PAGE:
Pension Credit

Useful areas

Am I entitled to Pension Credit?

Pension Credit is an entitlement for people aged 60 or over living in Great Britain. To find out if you might be entitled to Pension Credit, you need to add up your weekly net income (after deductions) and savings.

Your income

We only count certain types of income when we work out your Pension Credit. These types include:

 pensions (including State Pension, a work pension or a personal pension):
 blue dot certain benefits (for example, Carer's Allowance and Bereavement Benefit); and
 earnings from a job.

Types of income that are not counted include:

 blue dot Attendance Allowance
 Disability Living Allowance;
  Housing Benefit; and
 Council Tax Benefit

Your savings

When working out the amount of Pension Credit you might get, we don't need to know about any interests or dividends you get from your savings. Instead, we look at the amount of savings you have and count £1 a week as income for every £500 or part of £500 over £6,000. (This figure is over £10,000 if you live permanently in a care home).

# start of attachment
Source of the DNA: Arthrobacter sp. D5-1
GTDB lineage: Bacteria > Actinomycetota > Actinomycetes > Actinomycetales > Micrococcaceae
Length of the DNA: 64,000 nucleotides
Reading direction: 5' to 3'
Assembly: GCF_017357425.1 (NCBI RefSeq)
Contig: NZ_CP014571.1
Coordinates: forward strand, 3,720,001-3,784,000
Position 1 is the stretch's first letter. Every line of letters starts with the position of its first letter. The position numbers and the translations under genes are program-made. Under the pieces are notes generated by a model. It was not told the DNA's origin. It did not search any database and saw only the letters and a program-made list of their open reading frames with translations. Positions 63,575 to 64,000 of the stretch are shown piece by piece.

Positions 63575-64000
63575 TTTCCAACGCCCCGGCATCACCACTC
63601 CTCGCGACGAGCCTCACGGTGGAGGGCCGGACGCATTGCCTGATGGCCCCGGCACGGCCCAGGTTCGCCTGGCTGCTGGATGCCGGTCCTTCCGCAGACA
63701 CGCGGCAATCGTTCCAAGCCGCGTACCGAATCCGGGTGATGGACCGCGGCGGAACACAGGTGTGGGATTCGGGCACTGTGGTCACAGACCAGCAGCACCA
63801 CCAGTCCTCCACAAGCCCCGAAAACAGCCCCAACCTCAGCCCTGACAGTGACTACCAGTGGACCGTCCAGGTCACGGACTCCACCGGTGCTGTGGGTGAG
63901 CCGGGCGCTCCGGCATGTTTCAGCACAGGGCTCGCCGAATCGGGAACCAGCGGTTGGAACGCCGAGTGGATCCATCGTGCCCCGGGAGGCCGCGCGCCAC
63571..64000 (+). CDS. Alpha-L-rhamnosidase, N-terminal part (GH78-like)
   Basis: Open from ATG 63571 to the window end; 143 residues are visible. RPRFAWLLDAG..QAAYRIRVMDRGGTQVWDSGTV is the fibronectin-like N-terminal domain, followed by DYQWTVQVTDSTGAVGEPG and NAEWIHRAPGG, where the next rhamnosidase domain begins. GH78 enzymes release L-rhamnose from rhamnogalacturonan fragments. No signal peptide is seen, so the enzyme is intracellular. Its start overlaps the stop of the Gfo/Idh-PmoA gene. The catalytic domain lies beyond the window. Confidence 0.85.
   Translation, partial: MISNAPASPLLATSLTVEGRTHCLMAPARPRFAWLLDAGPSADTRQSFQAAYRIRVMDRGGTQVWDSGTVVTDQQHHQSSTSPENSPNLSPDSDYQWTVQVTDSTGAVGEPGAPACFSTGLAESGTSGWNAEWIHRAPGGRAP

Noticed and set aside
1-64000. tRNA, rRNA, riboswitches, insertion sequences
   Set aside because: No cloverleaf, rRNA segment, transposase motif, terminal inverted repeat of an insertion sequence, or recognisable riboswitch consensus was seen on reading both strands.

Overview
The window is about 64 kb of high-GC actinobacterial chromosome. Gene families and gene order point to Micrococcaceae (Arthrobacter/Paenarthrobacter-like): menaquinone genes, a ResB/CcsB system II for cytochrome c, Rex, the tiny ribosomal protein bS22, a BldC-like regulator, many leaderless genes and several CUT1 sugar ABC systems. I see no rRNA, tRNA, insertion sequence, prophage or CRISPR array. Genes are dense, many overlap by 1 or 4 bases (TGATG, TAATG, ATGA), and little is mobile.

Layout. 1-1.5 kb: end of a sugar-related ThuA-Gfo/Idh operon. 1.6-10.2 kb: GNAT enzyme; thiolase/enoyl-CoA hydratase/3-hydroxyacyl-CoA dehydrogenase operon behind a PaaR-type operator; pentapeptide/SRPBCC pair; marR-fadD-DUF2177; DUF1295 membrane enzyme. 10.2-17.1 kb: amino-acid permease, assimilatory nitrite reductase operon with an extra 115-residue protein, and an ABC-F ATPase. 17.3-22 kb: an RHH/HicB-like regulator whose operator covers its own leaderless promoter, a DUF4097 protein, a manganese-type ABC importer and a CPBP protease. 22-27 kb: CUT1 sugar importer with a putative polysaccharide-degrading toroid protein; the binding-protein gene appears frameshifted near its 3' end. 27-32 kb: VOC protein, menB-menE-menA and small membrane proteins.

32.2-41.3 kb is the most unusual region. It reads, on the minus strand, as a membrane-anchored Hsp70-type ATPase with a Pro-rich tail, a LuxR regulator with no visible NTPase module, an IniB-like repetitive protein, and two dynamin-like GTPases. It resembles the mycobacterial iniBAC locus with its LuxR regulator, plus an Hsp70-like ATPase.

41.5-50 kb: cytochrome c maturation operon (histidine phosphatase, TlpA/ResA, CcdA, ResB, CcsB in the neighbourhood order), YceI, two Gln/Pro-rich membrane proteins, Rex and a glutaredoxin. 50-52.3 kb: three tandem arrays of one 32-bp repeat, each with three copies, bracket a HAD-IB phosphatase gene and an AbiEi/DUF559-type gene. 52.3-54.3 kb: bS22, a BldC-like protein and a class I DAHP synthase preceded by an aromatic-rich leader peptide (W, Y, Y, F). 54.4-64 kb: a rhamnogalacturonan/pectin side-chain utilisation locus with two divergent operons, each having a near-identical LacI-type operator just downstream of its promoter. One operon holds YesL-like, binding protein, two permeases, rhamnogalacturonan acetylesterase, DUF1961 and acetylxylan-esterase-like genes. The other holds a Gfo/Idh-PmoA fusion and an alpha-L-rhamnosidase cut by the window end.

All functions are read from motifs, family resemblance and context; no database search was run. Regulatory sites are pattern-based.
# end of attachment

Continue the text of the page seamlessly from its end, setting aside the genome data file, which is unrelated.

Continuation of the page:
The savings and investments we take into account include:
 Money in a bank, building society or post office account;
 National Savings Certificates;
 blue dot Premium Bonds
 Investments like ISAa, PEPs and TESSAs;
 An income bond, capital bond or granny bond;
 Shares or unit trusts; and
 Property and land (but not including the place where you normally live).

Remember: living with your grown up family does not mean that you cannot get Pension Credit. We look at your income – not theirs.

Also, owning your own home does not mean that you cannot apply. If your application for Pension Credit is successful, it may mean that you get help with Council Tax as well.

Payments from friends, family and charities are ignored when we assess your income.

Even if you are only awarded a small amount it may mean that you can get help with other things such as Housing Benefit and Council Tax Benefit.

Finding out more

More information for people aged 60 to 64.

More information for people aged 65 or over.

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